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Revelations Public and Private Print E-mail
By Randall Smith   
Friday, 28 January 2011

Lourdes, Fatima, Guadalupe. I confess when I was an early Catholic convert, I found all of this business about Marian apparitions somewhat disconcerting. These weren’t the sorts of things that I, as a young, white, Anglo-Saxon, Protestant boy who aspired to college and a successful life in American culture, had generally trafficked in. And yet, one of my fondest memories as an early Catholic was of going to Lourdes and sitting amazed on the steps of the basilica there, watching the daily Eucharistic procession. 

Literally hundreds of sick people were wheeled out into the bright sunlight in the plaza below me, several football fields long. Even more amazing were the hundreds of volunteers who tended dutifully to the needs of each of the sick, walking from wheelchair to wheelchair, checking repeatedly on each one. Hundreds of people, I came to discover, spend their entire two or three weeks of vacation in Lourdes carrying sick people back and forth without pay, without support (they have to arrange their own accommodations), just for the joy of it. 

“There isn’t a hospital anywhere that I know of,” I said to myself (having worked in several fairly wealthy hospitals) “that would have the resources and wherewithal to get all of its patients safely out into the sun and back to their rooms several times a day.” In secular society, we often talk about doing “humanitarian” activities, but you have to go to an odd little village in the French Pyrenees where a young woman claimed to have seen the Virgin Mary to actually see the thing, full bloom, in all its glory.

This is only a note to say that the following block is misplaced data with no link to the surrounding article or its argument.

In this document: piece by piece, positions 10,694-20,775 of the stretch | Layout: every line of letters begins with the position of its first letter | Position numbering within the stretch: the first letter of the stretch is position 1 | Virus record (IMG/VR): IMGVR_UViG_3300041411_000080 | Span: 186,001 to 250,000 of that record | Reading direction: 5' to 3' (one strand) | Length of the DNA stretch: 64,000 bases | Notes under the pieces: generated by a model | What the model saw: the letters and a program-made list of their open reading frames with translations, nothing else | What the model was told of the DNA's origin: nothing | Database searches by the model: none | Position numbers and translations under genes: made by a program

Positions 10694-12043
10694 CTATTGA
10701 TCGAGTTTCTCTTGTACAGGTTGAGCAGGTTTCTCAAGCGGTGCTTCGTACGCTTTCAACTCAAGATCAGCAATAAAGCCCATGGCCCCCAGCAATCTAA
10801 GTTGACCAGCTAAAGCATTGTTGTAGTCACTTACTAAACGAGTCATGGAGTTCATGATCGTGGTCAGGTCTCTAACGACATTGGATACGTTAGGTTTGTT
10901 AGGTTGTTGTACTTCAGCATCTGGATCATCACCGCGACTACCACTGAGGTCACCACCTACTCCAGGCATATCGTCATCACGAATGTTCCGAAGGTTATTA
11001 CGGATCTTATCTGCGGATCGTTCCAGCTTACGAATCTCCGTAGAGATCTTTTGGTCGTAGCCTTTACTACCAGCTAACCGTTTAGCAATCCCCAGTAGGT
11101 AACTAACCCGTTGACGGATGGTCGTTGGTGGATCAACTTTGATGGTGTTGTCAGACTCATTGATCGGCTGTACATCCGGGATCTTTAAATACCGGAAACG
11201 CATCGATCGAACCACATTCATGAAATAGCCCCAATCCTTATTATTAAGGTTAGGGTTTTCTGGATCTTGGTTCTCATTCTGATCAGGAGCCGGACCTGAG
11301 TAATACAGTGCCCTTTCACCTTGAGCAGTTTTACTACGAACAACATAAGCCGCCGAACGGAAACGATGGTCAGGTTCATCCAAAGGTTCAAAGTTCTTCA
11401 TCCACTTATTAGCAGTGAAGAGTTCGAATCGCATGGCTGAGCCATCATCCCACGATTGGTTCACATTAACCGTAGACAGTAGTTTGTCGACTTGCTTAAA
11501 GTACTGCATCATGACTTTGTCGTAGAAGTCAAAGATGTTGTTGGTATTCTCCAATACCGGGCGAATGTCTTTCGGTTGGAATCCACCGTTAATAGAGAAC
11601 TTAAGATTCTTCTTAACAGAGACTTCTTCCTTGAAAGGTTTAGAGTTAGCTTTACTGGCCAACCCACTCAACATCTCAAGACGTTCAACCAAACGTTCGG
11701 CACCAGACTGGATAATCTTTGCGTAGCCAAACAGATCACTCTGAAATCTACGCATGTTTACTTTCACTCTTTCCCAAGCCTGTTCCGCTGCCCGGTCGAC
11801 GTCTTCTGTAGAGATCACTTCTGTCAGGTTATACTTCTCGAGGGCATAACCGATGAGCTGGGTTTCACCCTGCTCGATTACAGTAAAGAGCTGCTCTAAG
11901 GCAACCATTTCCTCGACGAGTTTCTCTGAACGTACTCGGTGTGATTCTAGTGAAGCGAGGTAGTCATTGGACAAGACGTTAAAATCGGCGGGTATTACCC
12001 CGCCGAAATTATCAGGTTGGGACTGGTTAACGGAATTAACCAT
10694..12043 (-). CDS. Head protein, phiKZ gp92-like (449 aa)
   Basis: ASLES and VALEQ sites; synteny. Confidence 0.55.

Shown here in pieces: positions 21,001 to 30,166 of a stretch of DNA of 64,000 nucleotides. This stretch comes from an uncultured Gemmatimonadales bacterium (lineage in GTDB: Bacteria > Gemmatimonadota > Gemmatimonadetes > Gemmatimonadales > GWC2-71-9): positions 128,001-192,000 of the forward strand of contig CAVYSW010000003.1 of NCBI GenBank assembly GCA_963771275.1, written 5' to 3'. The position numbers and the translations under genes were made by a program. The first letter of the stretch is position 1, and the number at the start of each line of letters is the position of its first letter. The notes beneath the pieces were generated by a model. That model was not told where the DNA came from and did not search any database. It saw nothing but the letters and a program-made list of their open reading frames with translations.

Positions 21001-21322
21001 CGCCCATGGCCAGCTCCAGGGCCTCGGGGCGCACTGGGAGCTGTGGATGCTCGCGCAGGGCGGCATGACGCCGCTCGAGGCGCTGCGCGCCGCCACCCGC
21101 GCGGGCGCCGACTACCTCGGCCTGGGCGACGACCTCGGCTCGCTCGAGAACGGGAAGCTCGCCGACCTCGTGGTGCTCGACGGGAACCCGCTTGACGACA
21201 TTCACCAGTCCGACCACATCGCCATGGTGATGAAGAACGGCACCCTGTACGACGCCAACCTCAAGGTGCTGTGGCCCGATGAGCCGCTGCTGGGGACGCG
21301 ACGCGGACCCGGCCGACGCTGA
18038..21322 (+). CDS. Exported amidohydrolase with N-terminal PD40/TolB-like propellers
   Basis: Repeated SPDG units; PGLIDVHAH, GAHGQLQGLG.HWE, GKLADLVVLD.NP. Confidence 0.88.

I was thinking about this the other day while reading Pope Benedict’s remarkable new apostolic exhortation Verbum Domini, “on the word of God in the life and mission of the Church.” The document is long, but well worth reading, and contains a veritable mini-catechism of many of the basic elements of the Catholic faith. An interesting little section, tucked way inside, discusses the importance of distinguishing “public revelation,” such as is given to all in Sacred Scripture, from “private revelations,” such as those that have been given to particular individuals since the time of the apostles  to Bernadette at Lourdes, for example. Understanding the difference is more important than you might think. As a professor of theology, I get asked all the time whether Catholics “have to believe” in the apparitions of Mary? (The short answer is that, in the proper circumstances, the faithful are authorized to give [them] their “prudent adhesion,” but their use “is not obligatory.”)


         The grotto at Lourdes.

Pope Benedict’s discussion of this question in Verbum Domini is nearly identical to comments he had made in June of 2000 while still Prefect of the Congregation for the Doctrine of the Faith in “The Message of Fatima.” In both documents, he affirms that “public Revelation” differs from “private revelations” not only “in degree but also in essence.” It is not merely that the Scriptures are more authoritative than the messages of Fatima or Lourdes (although they certainly are); rather the two cases are different in kind.